Prague, 5 December 1997 (RFE/RL) - American banker, Boris Jordan, an ally of one of Russia's largest banks Uneximbank, has said he aims to enter the bidding for Rosneft, the Russian state oil holding company. But Jordan also says his Moscow business unit, the soon to be merged Renaissance Capital and MFK Bank, does not want to act as an interim lender to the government on the deal - before the privatization is complete.
Last week, First Deputy Prime Minister Anatoly Chubais said an interim loan might be sought before the end of the month, in exchange for Rosneft shares. It is believed the government would like to borrow $1 billion this month, in the expectation of raising $2 billion, when 63 percent of Rosneft's shares are privatized by tender in the first quarter of 1998.
This idea, Chubais has acknowledged, is "one variant" for raising emergency cash to pay the government's wage arrears bill by January 1, as pledged by President Boris Yeltsin. Chubais this week summoned top Western and Russian bankers for what reports say were talks on a 2,000-million-dollar emergency loan to pay the arrears.
Loans-for-shares deals have been declared unlawful by the Accounting Chamber, Russia's independent state auditor, which reports to Parliament.
Payments of $90,000 each to Chubais and four of his ministerial colleagues by Uneximbank, which has benefited from several of the loans-for-shares deals already, were the reason Yeltsin dismissed the four, and Chubais was forced late last month to give up his Finance Ministry post.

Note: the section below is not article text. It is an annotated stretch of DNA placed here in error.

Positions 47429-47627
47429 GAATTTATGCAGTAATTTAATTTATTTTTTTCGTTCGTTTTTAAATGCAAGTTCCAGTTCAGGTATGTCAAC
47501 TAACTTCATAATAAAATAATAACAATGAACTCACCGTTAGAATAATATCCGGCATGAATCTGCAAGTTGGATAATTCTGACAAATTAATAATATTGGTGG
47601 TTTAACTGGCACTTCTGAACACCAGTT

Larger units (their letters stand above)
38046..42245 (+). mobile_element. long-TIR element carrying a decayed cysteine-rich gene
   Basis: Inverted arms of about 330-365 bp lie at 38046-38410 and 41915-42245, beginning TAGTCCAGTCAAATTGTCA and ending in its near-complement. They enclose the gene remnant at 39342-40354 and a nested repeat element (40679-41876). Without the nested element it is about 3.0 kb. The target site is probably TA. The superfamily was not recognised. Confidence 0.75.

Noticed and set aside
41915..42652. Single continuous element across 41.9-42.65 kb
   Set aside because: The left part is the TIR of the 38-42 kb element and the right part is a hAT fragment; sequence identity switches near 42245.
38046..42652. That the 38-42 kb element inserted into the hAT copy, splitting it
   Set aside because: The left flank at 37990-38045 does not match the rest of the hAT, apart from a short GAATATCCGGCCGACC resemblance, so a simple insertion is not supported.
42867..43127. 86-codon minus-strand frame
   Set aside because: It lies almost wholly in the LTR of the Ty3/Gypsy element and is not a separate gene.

Jordan helped arrange several of the early loans-for-shares deals. But his spokesman tells RFE/RL that Jordan concedes that there would be a serious conflict of interest, if Jordan and the Renaissance Capital-MFK organization were to give the government a cash advance, before bidding in the tender for Rosneft shares.
The Rosneft deal will be the largest privatization of a state asset to be held in Russia, so far. By proposing a $1 billion advance payment - before the privatization actually takes place, Chubais has drawn fresh criticism for paving the way for another Uneximbank takeover.
What makes the Rosneft privatization so controversial now is not only the value of the assets it controls, industry analysts say, but, also the influence-peddling scandals associated with earlier privatization decisions.
"The fact is that Chubais and the bankers are exploiting the failure of the government to meet its obligations, and pay wage arrears," a veteran Moscow analyst (anonymous) tells RFE/RL. "The financial crisis has left the government desperately short of cash. Chubais and his allies are offering to come up with some of this cash, in exchange for control over Rosneft shares."
Western bankers and lawyers say they are skeptical that a $1 billion loan can be negotiated without violating Russian law.